I have known for years of a seed sprouting in my belly. It is either a watermelon or a wordy thing waiting to be written out, and for a long time I have been acting in all kinds of bizarre ways (frightening the neighbors and worrying my parents) to try to make it grow: drinking gallons and gallons of water, swallowing clods of dirt, walking around with my head thrown back and my mouth open to let in the sun.
I took lower-paying jobs with fewer hours so I could spend those free hours writing. I dallied in positions that weren't meant to be careers, merely placeholders (cat-sitter, grammar teacher to ballerinas). I stayed in on weekend nights to sit in front of my computer, and ended relationships with partners who weren't supportive of my art—and I did call my writing art, even though I felt crazy for doing so. I defended my decisions against all the skeptics, including myself. After my acceptance letter came from Michigan, I walked around for weeks with a pressure in my throat, as though the vine inching its way up my esophagus was now growing furiously and was finally ready to appear.
That was almost two years ago now. In May I'll graduate with my MFA in fiction writing. "What will you do when you're finished here?" my composition students ask. "What will you do after this?" They are bright, practical pursuers of biochemistry and nursing and business.
I tell them honestly that I'm not sure, although I don't admit I'm worried. With my MFA, I am technically qualified to teach writing at college; in this job market, the odds are I won't be doing that. As invaluable as these two years of study have been, the MFA degree itself feels like little more than a label. "Writer," it says. But that doesn't mean there's a writer inside, any more than a tattoo on my belly—watermelon—means that I've been cultivating a rind fruit in there. And it doesn't change the fact that the world is not a friendly place for writers, MFA'd or not.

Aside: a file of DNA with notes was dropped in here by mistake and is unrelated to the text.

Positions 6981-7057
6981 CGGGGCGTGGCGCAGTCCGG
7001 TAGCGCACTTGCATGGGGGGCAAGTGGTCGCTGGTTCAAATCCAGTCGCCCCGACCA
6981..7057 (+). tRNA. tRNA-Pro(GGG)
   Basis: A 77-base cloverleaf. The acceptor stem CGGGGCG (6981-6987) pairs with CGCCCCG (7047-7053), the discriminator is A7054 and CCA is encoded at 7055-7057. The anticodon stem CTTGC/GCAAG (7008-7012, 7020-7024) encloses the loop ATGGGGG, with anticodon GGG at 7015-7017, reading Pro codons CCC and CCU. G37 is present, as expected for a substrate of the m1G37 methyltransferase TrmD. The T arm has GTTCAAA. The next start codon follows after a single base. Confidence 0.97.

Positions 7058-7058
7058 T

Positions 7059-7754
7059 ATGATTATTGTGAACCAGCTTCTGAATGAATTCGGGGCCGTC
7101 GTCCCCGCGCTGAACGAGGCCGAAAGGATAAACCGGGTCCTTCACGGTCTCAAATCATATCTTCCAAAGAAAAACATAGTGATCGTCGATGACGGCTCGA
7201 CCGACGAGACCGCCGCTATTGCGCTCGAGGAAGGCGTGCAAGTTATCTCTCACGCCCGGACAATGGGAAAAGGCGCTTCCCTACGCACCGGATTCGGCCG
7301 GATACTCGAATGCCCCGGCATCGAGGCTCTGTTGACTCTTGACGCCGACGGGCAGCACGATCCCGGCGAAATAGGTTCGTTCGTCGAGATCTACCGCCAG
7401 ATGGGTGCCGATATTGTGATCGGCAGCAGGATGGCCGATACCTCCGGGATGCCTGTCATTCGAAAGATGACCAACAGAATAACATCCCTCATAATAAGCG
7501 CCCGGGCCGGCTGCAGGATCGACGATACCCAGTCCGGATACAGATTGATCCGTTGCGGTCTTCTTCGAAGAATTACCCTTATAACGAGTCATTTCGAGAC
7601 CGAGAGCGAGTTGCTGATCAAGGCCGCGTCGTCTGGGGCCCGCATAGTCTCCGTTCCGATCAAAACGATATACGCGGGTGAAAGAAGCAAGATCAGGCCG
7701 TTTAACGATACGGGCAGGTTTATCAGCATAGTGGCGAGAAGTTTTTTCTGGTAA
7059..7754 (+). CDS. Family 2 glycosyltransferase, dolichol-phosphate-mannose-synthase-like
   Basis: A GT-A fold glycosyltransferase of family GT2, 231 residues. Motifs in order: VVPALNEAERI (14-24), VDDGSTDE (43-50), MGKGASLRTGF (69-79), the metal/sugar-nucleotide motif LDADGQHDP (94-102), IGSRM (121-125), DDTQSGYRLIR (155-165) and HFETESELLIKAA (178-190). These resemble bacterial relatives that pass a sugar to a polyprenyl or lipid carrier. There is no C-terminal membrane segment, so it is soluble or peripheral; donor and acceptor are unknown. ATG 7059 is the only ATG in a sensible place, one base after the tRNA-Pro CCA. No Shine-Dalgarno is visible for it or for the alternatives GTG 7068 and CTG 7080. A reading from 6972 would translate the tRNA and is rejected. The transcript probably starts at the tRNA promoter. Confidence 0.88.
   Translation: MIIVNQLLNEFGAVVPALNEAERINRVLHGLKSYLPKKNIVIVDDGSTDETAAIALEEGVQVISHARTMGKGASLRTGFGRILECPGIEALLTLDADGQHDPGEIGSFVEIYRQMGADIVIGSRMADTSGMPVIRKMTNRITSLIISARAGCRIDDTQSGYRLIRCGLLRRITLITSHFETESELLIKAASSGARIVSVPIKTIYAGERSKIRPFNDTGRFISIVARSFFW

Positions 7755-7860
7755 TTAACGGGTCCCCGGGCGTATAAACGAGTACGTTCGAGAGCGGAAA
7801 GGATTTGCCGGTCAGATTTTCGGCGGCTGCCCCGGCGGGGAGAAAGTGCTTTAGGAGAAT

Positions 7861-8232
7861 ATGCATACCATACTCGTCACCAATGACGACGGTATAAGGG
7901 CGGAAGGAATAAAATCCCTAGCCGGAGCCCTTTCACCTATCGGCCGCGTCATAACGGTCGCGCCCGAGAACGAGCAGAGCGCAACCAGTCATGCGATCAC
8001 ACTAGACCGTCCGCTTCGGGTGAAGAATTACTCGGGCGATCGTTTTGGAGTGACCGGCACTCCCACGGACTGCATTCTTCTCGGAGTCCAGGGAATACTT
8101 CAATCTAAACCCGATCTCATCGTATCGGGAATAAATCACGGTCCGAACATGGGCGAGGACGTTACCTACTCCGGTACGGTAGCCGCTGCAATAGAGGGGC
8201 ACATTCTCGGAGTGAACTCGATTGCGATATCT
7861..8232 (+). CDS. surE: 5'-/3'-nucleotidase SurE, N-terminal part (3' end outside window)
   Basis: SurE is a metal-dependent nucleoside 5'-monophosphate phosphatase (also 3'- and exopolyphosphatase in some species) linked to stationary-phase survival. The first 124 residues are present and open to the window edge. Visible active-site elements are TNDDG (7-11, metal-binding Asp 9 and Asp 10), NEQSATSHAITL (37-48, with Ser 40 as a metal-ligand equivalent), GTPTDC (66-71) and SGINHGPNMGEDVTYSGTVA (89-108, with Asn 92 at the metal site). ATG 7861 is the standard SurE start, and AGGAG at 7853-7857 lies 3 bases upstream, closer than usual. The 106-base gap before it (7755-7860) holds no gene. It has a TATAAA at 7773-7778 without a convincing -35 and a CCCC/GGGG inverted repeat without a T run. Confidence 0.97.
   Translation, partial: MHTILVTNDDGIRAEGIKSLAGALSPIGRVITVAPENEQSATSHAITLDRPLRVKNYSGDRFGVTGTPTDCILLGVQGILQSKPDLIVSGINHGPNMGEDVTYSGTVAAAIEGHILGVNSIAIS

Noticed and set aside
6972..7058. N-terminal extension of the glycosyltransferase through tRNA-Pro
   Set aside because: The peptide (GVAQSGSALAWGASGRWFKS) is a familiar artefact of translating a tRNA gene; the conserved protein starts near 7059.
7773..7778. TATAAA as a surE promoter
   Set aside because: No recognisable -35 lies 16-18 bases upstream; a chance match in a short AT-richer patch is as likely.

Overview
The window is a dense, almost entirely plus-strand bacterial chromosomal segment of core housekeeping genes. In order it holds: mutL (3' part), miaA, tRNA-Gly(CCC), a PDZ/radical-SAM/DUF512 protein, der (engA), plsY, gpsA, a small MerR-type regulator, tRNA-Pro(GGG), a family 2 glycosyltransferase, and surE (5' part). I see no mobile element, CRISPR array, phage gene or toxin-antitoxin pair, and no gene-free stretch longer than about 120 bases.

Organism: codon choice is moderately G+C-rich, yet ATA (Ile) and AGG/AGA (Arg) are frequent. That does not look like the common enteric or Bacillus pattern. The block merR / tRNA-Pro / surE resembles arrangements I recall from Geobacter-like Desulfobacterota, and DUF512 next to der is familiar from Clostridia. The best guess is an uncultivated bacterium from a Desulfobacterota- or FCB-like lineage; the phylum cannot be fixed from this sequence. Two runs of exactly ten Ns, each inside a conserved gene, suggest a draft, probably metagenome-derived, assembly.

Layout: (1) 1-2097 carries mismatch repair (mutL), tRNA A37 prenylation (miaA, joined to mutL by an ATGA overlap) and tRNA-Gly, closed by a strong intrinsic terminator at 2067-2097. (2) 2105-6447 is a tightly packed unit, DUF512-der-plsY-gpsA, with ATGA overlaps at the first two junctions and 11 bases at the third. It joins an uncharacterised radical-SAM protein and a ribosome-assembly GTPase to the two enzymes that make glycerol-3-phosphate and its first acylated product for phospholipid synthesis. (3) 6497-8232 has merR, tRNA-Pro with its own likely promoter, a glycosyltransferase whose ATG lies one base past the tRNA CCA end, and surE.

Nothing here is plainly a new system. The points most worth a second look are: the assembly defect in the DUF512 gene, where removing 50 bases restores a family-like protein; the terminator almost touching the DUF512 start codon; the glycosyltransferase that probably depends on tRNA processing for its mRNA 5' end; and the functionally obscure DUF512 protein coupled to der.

Of course, figuring out how to live in this world is not only a writer's affliction. Each person has to wake up every morning and determine how she is going to survive, how to manage the economies of life, how to create room within these economies for what she loves. But for the writer, this task is particularly difficult, in part because the choice to create a life of letters is a choice that has to be made every day, even on the days that don't seem fruitful.
The writer's work is often unpaid or underappreciated or unwanted or simply unread. She writes alone, and this act requires such continued energy and such concentration that it might consume her, inside out, like vines curling around the intestines. When I get up from an especially good writing day, I have been so long in my mind that I sometimes find it hard to speak in the other world. Other times, when another rejection letter arrives or the right sentence evades me—yet again—or the wintery slush leaks in through my old boots, I'll put my head down on my desk and wish that I had been born some other, some more practical me, a me who had gone to law school, a me who cared about the state of her boots as much as the state of her stories.
How, then, will I sustain both a writing life and a life that supports my writing? We talk a lot in my cohort about building our own homemade "fellowships," patching together odd jobs (cat-sitting, teaching grammar to ballerinas) that might leave us enough time to continue our obsessions with words.
I don't know what I'll be doing next year. But the only option seems to be this: When you know you have a seed in your belly—when you hear that seed rattling around in your gut, when you feel the roots burrowing inside, taking hold—you have to keep going. You must keep on. Open-mouthed and facing the sun. Dirt under your fingernails. And you write and you write and you write and you hope for a good harvest.